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Sassafras 12 by ccoyle - Chesapeake Light Craft - 1:1 scale canoe - you read that right


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3 hours ago, ccoyle said:

amine blush

 

Just found out that according to CLC's website, regarding MAS LV epoxy:

 

  • no "amine blush"

"Amine blush" will defeat all attempts to adhere subsequent coats of epoxy or varnish. Appied in anything less than about 98% humidity, MAS will not blush."

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Chris,

 

That's great that it doesn't blush!  Saves you some hassle. I see they have three different hardeners with different working times; you mentioned waiting seven hours for a coat to dry - you could get away with a faster hardener especially now the glass is saturated.

 

Epoxies sure have changed in the last 30 years!  When my canoe was completed, a friend of my father-in-law "borrowed" my strongback and forms to make one too (I was glad to get them out of the garage!). Unfortunately when he got around to epoxying his exterior it was in the fall and it (the epoxy) got cloudy as it dried so he ended up painting it red 😞 .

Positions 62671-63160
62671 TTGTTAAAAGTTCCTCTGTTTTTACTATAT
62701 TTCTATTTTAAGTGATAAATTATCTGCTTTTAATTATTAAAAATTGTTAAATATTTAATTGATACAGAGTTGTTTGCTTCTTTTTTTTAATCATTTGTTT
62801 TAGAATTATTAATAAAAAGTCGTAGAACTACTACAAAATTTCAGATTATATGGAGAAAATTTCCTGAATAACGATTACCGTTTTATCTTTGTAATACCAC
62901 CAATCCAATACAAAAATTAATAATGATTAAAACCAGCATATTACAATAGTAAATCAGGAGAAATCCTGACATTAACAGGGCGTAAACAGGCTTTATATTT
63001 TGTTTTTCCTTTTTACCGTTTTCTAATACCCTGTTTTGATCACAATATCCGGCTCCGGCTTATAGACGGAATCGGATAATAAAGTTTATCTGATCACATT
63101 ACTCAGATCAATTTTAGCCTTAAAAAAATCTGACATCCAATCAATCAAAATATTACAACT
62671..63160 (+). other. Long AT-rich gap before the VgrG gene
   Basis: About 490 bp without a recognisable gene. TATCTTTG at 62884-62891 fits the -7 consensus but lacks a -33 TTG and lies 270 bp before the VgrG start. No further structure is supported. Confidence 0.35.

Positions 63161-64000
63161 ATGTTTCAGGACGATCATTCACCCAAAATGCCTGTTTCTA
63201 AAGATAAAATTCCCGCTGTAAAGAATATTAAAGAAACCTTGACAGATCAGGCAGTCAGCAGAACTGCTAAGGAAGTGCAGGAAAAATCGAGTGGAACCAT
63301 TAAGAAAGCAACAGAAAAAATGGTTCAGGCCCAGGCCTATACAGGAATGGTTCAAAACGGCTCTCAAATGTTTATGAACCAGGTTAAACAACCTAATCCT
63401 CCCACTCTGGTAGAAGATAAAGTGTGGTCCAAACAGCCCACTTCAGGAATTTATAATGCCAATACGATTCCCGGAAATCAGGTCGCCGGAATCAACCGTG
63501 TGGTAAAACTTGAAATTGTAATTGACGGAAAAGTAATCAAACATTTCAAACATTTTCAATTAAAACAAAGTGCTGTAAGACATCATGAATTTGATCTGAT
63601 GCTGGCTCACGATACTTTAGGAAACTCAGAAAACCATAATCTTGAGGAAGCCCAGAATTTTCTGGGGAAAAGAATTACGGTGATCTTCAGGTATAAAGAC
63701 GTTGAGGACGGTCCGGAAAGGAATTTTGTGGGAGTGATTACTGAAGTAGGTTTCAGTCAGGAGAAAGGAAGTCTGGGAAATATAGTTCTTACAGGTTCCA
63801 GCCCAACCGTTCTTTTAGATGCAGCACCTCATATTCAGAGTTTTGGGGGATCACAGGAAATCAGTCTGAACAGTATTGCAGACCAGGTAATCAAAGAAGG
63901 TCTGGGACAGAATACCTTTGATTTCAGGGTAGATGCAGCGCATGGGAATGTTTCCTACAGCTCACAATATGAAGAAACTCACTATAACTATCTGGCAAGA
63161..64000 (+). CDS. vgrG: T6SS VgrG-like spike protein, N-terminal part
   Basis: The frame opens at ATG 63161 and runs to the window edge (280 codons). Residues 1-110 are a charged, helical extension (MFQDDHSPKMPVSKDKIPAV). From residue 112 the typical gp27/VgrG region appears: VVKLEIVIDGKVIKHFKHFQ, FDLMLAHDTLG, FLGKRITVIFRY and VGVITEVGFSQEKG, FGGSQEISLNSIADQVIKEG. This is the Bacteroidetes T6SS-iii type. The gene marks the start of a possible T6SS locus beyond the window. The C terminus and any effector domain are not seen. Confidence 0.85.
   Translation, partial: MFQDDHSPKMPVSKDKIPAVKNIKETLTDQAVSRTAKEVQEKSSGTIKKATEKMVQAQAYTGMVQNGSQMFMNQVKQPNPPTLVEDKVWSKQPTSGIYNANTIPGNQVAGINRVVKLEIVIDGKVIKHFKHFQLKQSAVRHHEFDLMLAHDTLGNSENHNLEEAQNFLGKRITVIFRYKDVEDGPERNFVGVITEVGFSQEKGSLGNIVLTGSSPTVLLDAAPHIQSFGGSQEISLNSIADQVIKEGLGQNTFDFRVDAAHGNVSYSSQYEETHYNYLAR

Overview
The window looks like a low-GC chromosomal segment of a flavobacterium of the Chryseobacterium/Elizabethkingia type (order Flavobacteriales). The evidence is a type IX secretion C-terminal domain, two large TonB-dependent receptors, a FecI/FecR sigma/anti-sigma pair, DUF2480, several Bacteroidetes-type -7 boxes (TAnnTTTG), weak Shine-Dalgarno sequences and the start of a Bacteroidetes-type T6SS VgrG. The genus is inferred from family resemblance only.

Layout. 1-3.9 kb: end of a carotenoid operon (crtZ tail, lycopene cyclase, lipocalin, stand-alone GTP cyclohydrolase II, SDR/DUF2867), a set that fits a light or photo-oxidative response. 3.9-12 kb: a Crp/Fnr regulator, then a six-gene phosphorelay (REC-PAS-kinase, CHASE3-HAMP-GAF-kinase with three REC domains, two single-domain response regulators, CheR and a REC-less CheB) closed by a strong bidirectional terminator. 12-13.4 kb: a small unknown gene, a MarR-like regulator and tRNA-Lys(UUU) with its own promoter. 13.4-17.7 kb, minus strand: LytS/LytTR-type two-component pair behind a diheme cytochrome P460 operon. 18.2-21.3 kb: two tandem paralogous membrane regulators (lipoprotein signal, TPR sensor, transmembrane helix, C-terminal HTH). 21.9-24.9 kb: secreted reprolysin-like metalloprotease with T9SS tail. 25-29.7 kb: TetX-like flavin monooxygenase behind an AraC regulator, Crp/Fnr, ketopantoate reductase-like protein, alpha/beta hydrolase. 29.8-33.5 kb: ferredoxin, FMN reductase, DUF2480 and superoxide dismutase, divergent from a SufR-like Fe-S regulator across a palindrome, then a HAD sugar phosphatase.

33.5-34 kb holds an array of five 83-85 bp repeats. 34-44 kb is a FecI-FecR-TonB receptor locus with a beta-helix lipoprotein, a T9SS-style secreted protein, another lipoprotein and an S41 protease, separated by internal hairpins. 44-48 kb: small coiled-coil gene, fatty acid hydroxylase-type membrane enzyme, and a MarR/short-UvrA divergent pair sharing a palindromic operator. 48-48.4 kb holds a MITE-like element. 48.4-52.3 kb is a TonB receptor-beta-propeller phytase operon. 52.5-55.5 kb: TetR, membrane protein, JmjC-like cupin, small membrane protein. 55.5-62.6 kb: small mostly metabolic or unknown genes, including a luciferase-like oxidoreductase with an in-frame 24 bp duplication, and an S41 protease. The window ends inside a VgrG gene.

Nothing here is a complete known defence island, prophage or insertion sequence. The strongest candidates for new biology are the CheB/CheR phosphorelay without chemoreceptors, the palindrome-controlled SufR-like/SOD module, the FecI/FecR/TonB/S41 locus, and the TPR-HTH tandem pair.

I still use west system to repair my 1:1 dinghy and they now have different hardeners guaranteed not to cloud over.

 

Speaking of which, would my recent mast step replacement in my dinghy be of interest at all in this categorised section?

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It was really cold in my garage today, so I only got a few little things done. First I rounded off the ends and rub rails...

 

sass51.thumb.jpg.829378d60828f51813c70a69bb14d7d2.jpg

 

...then filled in the gaps in the bulkheads around the rails...

 

sass52.thumb.jpg.1a1c0fe6f954680bcbd3104efd366a25.jpg

 

...and applied the second coat of epoxy to the deck undersides.

 

sass50.thumb.jpg.63b02a2c0437d44d2b86257ebc5530d9.jpg

 

Next up will be massive amounts of interior and exterior epoxy work.  😬

 

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On 2/7/2021 at 3:50 PM, ccoyle said: